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Best of Angus Gardens

From £565.00
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Glamis Castle
Departing by Coach
Duration 4 Days
Available Now

The rich, fertile soil of Angus provides an ideal environment for gardening, so it’s no surprise that within this historic county in North-East Scotland there are a host of wonderful gardens to be enjoyed.

The House of Pitmuies, with its lavishly-planted herbaceous borders, is perhaps the star of the show. We see two grand gardens at Edzell Castle, which features a delightful formal garden, and at Glamis Castle, perhaps better known for its royal connections but home to some lovely grounds.

Further highlights include a trip into the Braes of Angus to see an intriguing upland garden; the herbalist’s garden at Logie House; traditional mixed borders at Dunninald, and Langley Park near Montrose, which features four separate walled gardens along with woodland and wildflowers.

What You’ll Love

  • Historic castles and their fine gardens
  • Sweeping views of Montrose Basin, a haven for birds
  • Travel into the Angus Glens
  • More than 150 different herbs in a ‘physick garden’
  • The richly planted borders of the House of PitmuiesAccommodation
  • Services of a professional tour manager
  • Comfortable coach travel throughout
  • Meals – as per the itinerary

Single Supplements apply. Subject to availability.

Itinerary

Day 1

We depart from our local pick-ups this morning and head for our first visit, Inchmill Cottage in Glenprosen, near Kirriemuir. This is a long, sloping and terraced garden at an altitude of over 800 feet in the Braes of Angus, developed to be a garden for all seasons. Half is dominated by bulbs, rhododendrons, azaleas, primulas, meconopsis and clematis. The other half is mainly later summer bulbs, herbaceous plants and roses. There is also a rockery and fernery.

We then continue to our accommodation at the Links Hotel, Montrose.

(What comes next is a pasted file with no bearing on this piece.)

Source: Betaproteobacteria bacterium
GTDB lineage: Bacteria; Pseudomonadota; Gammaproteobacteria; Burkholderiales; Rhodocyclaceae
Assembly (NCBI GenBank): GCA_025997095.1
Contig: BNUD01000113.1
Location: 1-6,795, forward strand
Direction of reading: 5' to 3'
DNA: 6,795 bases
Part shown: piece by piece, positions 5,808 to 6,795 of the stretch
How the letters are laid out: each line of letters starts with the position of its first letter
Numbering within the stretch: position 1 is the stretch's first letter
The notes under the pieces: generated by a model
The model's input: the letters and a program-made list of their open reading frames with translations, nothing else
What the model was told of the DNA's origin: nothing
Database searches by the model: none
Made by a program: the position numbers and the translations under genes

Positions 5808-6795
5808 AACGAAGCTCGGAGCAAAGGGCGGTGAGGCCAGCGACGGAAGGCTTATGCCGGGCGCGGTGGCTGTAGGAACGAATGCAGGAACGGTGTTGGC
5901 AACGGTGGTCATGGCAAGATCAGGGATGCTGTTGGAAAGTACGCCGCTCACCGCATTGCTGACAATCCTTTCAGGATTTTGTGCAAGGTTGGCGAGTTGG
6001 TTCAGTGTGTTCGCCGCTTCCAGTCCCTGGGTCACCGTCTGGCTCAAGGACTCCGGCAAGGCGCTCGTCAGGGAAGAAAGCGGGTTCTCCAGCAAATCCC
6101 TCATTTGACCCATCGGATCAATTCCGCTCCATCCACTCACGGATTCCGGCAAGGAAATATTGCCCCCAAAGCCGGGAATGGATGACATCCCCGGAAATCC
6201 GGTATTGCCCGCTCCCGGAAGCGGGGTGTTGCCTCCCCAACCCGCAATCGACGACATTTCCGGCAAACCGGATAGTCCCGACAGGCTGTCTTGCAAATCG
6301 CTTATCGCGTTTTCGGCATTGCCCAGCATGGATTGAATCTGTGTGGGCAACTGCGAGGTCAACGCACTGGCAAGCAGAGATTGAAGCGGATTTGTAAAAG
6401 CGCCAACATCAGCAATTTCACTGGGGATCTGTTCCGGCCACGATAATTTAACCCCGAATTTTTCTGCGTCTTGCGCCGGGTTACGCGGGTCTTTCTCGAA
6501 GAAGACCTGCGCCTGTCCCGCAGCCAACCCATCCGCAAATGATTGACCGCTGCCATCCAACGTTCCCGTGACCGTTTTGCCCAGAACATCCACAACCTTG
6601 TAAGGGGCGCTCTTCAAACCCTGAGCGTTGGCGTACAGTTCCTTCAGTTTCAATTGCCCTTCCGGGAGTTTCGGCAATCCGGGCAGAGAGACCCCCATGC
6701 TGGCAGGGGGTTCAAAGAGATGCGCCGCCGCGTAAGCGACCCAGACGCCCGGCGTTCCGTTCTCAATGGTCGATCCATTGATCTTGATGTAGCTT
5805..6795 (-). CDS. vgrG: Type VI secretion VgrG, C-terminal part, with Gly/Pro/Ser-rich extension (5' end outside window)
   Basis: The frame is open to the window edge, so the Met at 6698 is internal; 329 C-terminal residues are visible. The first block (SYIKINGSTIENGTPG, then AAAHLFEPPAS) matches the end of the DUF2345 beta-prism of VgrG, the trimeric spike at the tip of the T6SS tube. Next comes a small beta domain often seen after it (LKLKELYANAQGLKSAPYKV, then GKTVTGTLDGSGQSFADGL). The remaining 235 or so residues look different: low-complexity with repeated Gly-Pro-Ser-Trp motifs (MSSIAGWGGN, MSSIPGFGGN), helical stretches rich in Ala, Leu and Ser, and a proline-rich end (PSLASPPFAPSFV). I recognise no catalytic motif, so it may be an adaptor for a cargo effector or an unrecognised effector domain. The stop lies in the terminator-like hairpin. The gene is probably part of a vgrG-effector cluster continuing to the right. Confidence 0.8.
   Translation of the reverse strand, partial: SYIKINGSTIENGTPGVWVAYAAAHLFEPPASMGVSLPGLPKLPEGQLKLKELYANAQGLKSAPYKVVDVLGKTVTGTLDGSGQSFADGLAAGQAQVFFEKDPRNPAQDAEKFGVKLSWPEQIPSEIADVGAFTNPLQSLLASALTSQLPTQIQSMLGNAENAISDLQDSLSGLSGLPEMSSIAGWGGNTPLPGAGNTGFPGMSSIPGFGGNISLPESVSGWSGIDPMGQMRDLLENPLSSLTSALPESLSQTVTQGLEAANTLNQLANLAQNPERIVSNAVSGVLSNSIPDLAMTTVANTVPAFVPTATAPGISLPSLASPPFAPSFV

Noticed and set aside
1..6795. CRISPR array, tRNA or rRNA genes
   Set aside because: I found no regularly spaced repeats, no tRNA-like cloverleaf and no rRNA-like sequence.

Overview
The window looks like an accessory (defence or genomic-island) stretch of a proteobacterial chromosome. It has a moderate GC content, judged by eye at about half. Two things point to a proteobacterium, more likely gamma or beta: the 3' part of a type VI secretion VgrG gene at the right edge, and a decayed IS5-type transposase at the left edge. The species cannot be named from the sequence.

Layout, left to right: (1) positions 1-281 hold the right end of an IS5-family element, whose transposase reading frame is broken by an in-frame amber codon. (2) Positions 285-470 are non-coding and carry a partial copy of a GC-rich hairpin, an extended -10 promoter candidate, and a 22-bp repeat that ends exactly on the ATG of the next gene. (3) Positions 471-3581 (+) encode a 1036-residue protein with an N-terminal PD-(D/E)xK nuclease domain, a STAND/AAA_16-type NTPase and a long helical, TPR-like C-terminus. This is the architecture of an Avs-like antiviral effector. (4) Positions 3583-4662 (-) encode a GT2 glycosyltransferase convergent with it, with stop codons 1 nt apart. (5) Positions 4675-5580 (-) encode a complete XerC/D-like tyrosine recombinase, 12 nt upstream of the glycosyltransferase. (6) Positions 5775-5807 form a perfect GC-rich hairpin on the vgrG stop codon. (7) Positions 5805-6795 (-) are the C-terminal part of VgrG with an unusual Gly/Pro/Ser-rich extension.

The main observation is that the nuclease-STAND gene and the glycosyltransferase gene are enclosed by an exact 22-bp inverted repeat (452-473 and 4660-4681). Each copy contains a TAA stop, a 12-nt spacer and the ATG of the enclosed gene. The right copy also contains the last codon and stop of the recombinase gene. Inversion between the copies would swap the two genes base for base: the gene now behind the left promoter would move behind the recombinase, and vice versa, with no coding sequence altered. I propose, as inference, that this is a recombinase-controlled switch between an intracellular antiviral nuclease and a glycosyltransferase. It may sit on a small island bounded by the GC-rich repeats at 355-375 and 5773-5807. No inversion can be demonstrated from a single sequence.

Day 2

After breakfast we visit the walled gardens at Logie House, a herbalists’s garden set amid an 18th century walled garden and large Victorian greenhouse within Logie’s organic farm. Featuring more than          150 herbs, the physick garden is divided into eight rectangles including medicinal herbs for different body systems. All the herbs are labelled with a brief description of actions to help novices learn more about this ancient art. The garden also features a herbaceous border and a productive fruit and vegetable garden.

We continue to Glamis Castle, which has been the ancestral home of the Earls of Strathmore for over 600 years and was the childhood home of the late Queen Elizabeth, the Queen Mother. There are superb displays of rhododendrons and azaleas in early summer and a delightful Italian garden filled with the scent of flowers. Lunch is available here (not included).

In the afternoon we visit the nearby private garden of Torwood, a small attractively laid-out country garden striving towards year-round interest, enjoyment and relaxation through association and succession planting of trees, shrubs, herbaceous, perennials and bulbs. The garden is separated into rooms focusing on different colour schemes and styles including a small woodland area, mixed borders and prairie-style planting.

Day 3

We begin today at Edzell Castle, which was once home to the Earls of Crawford. The garden is defined by the ‘Pleasance’ – a delightful formal garden with walls decorated with sculptured stone panels, flower boxes and niches for nesting birds.

In the afternoon we visit to gardens close to our base in Montrose. Set overlooking Montrose Basin, Langley Park Gardens include four walled gardens, three filled with herbaceous borders, fruit trees and vegetable plots, while the fourth is a small arboretum. There are also woodland walks among both ancient and recently planted trees and a wildflower meadow along the banks of the wildlife pond, with great views over Montrose, the Basin and the hills beyond.

We continue to Dunninald, a family home built in 1824, set in policies developed during the seventeenth and eighteenth centuries. It offers many attractive features including a beech avenue planted around 1670. The highlight of Dunninald is the walled garden planted with traditional mixed borders, vegetables, soft fruits, fruit trees and a greenhouse.

Day 4

Following breakfast we check out of the hotel and visit the garden at Pitmuies House, near Forfar. The flower garden is situated behind the house, where in an old walled garden, lavishly planted borders are planned to maintain their flowering interest over a very long season. Colour schemes are fastidiously chosen here – a double border, for example, seen from the drawing room has a scheme of blue, cream, white and yellow to go with the colours of the room. Beyond the walled gardens a riverside walk leads past a castellated dovecote through an old woodland of marvellous beeches and oaks under-planted with ornamental shrubs – look out for the beautiful Acer griseum.

Following this we continue our homeward journey.


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